Spiritual strength requires a vivid remembrance — and that means most of us have a problem, because our “rememberers” don’t work very well. But God understands, and that’s why we have such an emphasis in the Scriptures on reminders.
Hopelessness is a problem of perspective. It comes from not seeing the larger reality that always surrounds the small set of circumstances in which we may lose something. There is always a larger battle going on that may be won.
Learning to trust God is a process. We find ourselves having a deeper confidence in Him as we gradually take bigger — and riskier — steps. The more steps we take, the more we can see, looking back, that He has never led us astray.
If we humbly respond to God in the obedience of faith, we can rest assured that the answer to our prayers will never be anything less than good. And very often, the answer will go beyond the good to the better . . . and even to the best.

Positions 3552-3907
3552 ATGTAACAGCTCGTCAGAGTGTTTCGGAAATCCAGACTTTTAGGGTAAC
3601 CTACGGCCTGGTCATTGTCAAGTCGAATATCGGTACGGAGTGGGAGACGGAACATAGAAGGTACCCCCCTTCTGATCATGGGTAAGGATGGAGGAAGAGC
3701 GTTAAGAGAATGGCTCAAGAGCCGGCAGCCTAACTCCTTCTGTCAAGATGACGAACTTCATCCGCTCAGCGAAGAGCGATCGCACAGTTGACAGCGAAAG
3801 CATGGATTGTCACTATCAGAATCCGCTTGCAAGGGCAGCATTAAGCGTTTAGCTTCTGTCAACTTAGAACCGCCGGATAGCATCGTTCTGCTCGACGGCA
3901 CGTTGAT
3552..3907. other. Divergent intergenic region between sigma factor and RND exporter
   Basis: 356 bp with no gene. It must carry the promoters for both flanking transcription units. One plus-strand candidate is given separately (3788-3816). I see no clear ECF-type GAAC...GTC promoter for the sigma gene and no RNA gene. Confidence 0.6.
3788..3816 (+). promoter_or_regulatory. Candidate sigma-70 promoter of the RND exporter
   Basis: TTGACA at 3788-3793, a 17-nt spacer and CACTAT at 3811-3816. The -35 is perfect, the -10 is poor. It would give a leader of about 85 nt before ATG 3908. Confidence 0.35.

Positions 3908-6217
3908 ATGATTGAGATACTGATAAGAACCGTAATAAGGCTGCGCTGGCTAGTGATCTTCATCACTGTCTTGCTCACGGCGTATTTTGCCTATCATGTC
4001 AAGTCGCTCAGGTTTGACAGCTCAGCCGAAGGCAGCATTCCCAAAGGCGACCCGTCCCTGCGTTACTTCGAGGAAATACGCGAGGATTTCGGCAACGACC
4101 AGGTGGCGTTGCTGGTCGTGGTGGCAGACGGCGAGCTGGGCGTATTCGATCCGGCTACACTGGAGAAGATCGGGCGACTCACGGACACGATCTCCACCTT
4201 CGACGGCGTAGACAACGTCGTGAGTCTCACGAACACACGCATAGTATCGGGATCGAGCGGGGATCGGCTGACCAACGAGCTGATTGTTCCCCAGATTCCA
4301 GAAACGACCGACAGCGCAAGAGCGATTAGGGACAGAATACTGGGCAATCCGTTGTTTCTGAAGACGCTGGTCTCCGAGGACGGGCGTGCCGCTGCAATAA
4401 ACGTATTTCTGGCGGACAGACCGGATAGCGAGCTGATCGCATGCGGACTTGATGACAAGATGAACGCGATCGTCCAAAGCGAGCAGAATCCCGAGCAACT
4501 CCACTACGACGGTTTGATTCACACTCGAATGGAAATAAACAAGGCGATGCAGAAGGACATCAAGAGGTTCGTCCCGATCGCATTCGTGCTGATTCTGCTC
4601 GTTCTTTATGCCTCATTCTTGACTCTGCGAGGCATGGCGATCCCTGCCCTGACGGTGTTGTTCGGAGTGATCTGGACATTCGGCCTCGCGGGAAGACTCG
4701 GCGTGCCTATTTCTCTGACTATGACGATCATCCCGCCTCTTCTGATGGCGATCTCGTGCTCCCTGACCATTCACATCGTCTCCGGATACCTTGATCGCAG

Much of Jesus’ praying was alone. Yes, it’s true that public prayer is permitted, and we have plenty of examples of Christians praying together in Acts. But let us not fail to heed Jesus’ emphasis on private prayer. That is where our greatest growth comes from.
If we want to think rightly, how should we think, for instance, about the pain of losing a love? “Those who sow in tears shall reap in joy” is part of the truth, but think about this: our tears aren’t just followed by joy — they are a part of the joy.